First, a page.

Distribution of the pig gastrin-releasing peptide receptor and the effect of GRP on porcine Leydig cells


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Abstract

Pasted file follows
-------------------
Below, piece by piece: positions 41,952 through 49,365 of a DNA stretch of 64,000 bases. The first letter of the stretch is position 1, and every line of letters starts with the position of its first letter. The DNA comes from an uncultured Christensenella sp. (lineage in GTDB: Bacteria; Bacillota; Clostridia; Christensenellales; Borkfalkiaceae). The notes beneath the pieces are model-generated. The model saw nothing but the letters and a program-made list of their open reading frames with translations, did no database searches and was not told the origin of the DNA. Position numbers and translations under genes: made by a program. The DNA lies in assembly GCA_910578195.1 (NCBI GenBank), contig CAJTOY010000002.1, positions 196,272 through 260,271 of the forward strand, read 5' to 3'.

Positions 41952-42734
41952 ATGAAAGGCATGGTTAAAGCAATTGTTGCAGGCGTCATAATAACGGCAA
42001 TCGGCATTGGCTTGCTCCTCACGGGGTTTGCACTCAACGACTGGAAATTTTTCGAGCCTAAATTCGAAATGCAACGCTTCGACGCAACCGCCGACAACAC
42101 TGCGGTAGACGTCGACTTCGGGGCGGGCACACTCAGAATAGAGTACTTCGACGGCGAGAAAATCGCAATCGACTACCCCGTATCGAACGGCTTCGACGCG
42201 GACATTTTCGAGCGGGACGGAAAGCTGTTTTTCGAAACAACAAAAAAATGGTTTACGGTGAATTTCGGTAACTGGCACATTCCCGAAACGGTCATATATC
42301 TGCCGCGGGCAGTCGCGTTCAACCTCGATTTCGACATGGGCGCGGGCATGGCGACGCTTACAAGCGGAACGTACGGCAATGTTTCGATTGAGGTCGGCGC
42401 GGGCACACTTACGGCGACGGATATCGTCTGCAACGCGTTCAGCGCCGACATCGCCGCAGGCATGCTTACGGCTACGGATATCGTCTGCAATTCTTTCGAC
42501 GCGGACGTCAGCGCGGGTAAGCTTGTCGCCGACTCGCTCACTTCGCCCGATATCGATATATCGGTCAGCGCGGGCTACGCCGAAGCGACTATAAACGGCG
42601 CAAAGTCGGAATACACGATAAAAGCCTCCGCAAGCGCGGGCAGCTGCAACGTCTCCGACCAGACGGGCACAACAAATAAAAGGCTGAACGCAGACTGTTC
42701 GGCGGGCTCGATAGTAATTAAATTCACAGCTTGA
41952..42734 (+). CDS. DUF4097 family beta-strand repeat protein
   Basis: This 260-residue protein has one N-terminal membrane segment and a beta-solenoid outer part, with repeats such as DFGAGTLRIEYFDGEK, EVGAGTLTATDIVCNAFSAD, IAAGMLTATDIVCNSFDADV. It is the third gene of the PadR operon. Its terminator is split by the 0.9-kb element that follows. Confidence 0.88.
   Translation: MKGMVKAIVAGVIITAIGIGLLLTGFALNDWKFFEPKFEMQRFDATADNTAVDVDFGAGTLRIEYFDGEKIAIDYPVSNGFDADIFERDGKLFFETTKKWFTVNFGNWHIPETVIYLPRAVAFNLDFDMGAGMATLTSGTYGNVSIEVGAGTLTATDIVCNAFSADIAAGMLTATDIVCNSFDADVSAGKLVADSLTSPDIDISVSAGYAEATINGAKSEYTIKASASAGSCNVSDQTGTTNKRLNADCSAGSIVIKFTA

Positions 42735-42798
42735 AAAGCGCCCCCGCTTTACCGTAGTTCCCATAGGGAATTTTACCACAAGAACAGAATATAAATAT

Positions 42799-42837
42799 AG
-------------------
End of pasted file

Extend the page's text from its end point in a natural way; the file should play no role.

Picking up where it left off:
Gastrin-releasing peptide (GRP) is a mammalian bombesin (BN)-like peptide which plays a role in a number of important physiological functions via its receptor (gastrin-releasing peptide receptor, GRPR) in most animals. However, little is known about the gene encoding GRPR and its functions (especially reproduction) in pigs. In this study, we first cloned and analyzed the pig GRPR cDNA. Then we systematically investigated the expression levels of GRPR mRNA by relative real-time PCR (RT-PCR), and analyzed the distribution of the GRPR protein in pig tissues via immunohistochemistry (IHC). Finally, we studied the effect of GRP on testosterone secretion and GRPR (mRNA and protein) expression in Leydig cells. Results showed that the pig GRPR cDNA cloned at 1487 bp, including one open reading frame (ORF) of 1155 bp and encodes 384 amino acids. Significantly, compared with other species, the cDNA sequence and amino acid sequence of the pig GRPR were highly homologous and conservative. The RT-PCR results showed that: in the central nervous system (CNS) and the pituitary, GRPR mRNA was found in the cerebellum, hypophysis, spinal cord and hypothalamus; in the peripheral tissues, GRPR mRNA was mainly expressed in the pancreas, esophagus, ovary, testis, spleen, thymus, jejunum lymph node, muscle and fat. Moreover, the IHC results showed that GRPR immunoreactivity was widely distributed in the pig tissues and organs, such as the pancreas, esophagus, testis, ovary, spleen, pituitary gland and adrenal gland. In addition, we found that GRP promotes testosterone secretion, and increases GRPR mRNA and protein expression in cultured Leydig cells in vitro. These molecular and morphological data not only describe the anatomical locations of GRPR in pigs, but also provide the theoretical foundation for further research into its possible physiological functions in pigs. These results suggest that the GRP/GRPR system may play an important role in regulating the reproductive system of the boar.

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